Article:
Planning Ahead Isn’t a Death Sentence

Just like you can’t get pregnant just from talking about sex, you won’t die because you do end-of-life planning.

Whenever someone inquires about end-of-life planning, the conversation usually begins something like this: 

“Hi Crystal, I don’t need your services yet but ….”

My dear friends, end-of-life planning isn’t meant to be done at the end of your life!

Making arrangements for your final chapter is one of the most important and meaningful gifts you can give your loved ones. I speak from experience. My parents weren’t “in need” of death services at age 63 – or so they thought. They died 8 weeks apart, and I felt blindsided. 

Death can happen at any time, to anyone. There’s a 100% guarantee that you’re going to die. Can you imagine a new mom waiting until she’s in labor to prepare for her newborn’s arrival? Seems ridiculous, right? Yet it happens all the time around end-of-life.

The most valuable thing we have—especially during a dying process—is time. Oprah calls time “our most unrenewable resource.”  When you make your arrangements in advance, your loved ones won’t be left guessing how to honor you and the space you’re in.  This creates an opportunity for everyone to have a meaningful experience. You only have one death; wouldn’t it be ideal if your final chapter was full of cherished memories? This is part of the legacy you leave behind.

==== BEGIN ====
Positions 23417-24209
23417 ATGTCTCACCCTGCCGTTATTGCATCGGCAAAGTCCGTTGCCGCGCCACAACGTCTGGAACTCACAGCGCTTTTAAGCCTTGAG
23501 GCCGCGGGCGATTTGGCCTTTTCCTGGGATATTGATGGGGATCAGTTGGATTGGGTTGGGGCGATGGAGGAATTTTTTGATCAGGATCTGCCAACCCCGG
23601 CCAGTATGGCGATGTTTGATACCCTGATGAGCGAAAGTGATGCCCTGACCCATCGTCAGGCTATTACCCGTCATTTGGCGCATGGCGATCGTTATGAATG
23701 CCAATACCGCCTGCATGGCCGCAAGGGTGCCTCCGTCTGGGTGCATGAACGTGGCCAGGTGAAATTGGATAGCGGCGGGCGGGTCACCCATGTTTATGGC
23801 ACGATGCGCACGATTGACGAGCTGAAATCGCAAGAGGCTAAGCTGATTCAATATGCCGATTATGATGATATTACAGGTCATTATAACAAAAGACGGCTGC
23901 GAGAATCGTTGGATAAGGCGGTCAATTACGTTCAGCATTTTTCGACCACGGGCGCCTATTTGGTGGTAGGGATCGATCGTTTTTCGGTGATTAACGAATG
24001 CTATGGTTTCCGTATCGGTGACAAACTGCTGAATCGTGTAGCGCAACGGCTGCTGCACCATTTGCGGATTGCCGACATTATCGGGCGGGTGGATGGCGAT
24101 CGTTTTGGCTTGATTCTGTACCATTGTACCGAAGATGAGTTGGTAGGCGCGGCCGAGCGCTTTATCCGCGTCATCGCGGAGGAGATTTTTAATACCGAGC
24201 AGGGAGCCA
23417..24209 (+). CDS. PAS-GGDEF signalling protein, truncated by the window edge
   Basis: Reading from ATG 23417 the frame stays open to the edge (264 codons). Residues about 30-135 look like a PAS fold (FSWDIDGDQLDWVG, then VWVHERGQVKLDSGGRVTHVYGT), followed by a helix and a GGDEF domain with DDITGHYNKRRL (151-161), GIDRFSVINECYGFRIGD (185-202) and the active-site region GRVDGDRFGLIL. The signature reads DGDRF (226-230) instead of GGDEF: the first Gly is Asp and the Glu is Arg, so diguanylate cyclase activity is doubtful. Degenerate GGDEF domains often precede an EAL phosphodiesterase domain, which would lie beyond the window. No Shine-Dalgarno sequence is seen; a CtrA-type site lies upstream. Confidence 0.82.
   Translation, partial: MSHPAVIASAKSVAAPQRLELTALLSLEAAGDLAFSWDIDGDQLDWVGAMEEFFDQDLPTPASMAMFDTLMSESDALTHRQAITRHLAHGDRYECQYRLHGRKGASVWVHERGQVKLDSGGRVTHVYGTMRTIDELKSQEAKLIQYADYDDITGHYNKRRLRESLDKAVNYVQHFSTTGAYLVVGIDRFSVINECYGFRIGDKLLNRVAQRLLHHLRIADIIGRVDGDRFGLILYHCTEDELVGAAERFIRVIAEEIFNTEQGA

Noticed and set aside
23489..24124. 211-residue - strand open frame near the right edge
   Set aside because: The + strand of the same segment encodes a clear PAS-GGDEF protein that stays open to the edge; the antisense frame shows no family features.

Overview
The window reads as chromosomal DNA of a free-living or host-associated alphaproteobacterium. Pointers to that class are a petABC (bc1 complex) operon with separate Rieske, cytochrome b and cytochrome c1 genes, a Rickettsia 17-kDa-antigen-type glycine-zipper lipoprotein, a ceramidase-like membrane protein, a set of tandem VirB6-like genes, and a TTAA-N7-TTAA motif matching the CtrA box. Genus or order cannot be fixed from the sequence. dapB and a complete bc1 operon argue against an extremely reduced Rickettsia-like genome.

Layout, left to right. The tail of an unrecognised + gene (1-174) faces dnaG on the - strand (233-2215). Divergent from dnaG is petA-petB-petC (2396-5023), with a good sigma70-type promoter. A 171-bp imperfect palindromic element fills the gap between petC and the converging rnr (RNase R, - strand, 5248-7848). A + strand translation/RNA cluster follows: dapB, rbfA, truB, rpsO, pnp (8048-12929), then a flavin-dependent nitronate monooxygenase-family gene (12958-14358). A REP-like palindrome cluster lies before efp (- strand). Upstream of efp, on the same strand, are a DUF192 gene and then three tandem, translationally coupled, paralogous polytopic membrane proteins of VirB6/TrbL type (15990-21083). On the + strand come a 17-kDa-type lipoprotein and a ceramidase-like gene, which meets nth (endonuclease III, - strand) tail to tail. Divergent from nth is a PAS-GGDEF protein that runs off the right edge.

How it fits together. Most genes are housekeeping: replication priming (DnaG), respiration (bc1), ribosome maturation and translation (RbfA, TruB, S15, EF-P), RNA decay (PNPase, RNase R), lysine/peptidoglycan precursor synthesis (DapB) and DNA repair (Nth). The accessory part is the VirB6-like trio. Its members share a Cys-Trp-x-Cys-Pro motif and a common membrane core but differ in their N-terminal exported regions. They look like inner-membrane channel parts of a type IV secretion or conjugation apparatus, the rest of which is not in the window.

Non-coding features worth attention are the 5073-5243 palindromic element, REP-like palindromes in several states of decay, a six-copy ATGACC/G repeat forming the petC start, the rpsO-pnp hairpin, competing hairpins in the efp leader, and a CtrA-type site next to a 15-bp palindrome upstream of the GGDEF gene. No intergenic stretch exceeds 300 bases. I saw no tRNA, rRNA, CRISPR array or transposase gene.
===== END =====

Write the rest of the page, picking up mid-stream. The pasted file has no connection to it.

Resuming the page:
Here are a few simple things you can do today to begin the process of contemplating and planning your own meaningful end-of-life:

  1. Create a Death Intention—for you, your family, and the memories they’ll honor after you’re gone.
  2. Read this wonderful article, Rest Me in a Pine Box and Let the Fiddle Play
  3. Watch this TED Talk on 5 practices for end-of-life planning